For its diversity, equity and inclusion efforts the Tagliatela College of Engineering has been recognized at the Bronze Level by the American Society of Engineering Education's Diversity Recognition Program.Learn More
The University’s Tagliatela College of Engineering is again rated in the top third in its category (institutions that do not offer a doctorate in engineering).Learn More
Whether you're still in high school or are transferring from another college, we offer full- and part-time opportunities for undergraduates from inside the U.S. and abroad. The admission process can begin as early as the end of your high school junior year.
The Application Process
We offer a comprehensive financial aid program, with students receiving assistance in the form of grants, scholarships, student loans, and part-time employment. Funds are available from federal and state governments, private sponsors, and from university resources. More than 85 percent of the University's full-time undergraduate students receive some form of financial assistance.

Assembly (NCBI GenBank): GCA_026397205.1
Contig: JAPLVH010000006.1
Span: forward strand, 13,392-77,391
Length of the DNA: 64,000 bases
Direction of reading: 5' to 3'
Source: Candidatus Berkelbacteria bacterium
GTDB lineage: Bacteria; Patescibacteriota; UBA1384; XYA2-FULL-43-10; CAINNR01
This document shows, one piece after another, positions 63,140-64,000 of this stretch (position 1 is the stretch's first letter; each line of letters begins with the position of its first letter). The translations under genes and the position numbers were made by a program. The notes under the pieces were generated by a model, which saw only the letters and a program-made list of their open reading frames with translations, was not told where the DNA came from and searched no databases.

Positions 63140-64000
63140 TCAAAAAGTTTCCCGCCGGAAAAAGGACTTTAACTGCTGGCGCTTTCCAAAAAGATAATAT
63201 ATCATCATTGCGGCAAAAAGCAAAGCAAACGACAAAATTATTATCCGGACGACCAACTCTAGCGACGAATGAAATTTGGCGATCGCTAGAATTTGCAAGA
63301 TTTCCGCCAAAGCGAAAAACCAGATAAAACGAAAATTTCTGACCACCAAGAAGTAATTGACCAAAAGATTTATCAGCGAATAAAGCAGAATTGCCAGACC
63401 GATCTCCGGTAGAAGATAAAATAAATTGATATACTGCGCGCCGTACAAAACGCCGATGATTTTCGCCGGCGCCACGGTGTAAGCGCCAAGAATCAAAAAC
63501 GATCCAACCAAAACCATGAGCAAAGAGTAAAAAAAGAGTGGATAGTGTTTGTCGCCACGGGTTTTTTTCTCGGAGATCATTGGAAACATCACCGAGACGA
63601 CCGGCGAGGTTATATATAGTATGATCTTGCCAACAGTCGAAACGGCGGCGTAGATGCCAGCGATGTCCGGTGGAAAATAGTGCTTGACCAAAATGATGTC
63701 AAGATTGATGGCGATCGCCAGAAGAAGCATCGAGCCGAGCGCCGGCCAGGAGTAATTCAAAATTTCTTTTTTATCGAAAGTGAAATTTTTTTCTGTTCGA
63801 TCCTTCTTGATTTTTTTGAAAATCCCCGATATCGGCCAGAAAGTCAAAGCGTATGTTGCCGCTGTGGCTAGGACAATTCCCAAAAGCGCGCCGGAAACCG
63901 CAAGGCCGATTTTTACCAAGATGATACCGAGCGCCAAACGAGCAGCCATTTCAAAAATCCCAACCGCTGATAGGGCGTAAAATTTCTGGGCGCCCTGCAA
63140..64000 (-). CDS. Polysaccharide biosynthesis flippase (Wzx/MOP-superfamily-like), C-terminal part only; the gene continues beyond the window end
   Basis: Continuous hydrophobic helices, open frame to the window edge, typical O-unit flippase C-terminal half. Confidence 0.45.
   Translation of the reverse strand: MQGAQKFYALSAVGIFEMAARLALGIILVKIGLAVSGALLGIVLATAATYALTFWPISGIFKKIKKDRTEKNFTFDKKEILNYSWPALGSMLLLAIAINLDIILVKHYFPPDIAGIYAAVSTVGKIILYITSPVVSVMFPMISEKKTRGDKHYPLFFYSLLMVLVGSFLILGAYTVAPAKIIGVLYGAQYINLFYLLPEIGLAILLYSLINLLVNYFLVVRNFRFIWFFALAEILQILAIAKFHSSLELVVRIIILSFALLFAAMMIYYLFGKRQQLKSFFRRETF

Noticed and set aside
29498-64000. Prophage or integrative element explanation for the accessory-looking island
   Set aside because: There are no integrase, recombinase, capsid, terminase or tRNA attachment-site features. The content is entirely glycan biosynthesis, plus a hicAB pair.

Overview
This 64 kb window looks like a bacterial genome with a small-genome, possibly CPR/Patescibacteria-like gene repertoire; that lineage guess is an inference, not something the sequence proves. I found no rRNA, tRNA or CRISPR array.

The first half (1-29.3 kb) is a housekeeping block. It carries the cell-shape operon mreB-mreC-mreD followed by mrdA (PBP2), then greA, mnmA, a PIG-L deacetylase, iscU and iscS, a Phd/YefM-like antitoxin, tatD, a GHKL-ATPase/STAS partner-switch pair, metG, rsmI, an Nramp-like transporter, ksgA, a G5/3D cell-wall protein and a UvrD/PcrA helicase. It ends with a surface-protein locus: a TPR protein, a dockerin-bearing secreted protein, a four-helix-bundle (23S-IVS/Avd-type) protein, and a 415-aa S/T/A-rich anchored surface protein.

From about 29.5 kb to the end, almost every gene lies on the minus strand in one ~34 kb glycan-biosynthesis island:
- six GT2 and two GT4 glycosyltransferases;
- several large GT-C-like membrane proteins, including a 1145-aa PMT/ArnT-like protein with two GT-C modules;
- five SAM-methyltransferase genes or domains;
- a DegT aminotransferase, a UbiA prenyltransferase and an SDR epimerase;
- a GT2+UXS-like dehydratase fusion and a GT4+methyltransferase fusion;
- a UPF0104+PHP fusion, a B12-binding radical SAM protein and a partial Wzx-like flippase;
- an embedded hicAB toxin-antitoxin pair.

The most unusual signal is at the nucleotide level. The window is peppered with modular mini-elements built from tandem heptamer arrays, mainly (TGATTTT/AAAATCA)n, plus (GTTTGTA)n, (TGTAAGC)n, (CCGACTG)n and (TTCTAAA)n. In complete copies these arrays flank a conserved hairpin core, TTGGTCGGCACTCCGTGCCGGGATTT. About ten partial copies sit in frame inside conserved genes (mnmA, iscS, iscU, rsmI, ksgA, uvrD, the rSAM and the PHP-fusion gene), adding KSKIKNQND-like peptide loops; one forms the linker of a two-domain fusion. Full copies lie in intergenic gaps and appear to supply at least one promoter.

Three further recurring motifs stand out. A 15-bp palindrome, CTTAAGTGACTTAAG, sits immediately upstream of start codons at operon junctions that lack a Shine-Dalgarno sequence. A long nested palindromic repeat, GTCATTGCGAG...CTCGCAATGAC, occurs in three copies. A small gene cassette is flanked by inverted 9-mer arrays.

If accredited by ABET in 2024, the University’s B.S. Electrical & Computer Engineering program students can start the path towards becoming a Professional Engineer (PE).
Click the link below for contact information on State licensure boards.
Click here for more information on Licensure & Professional Certification Disclosures.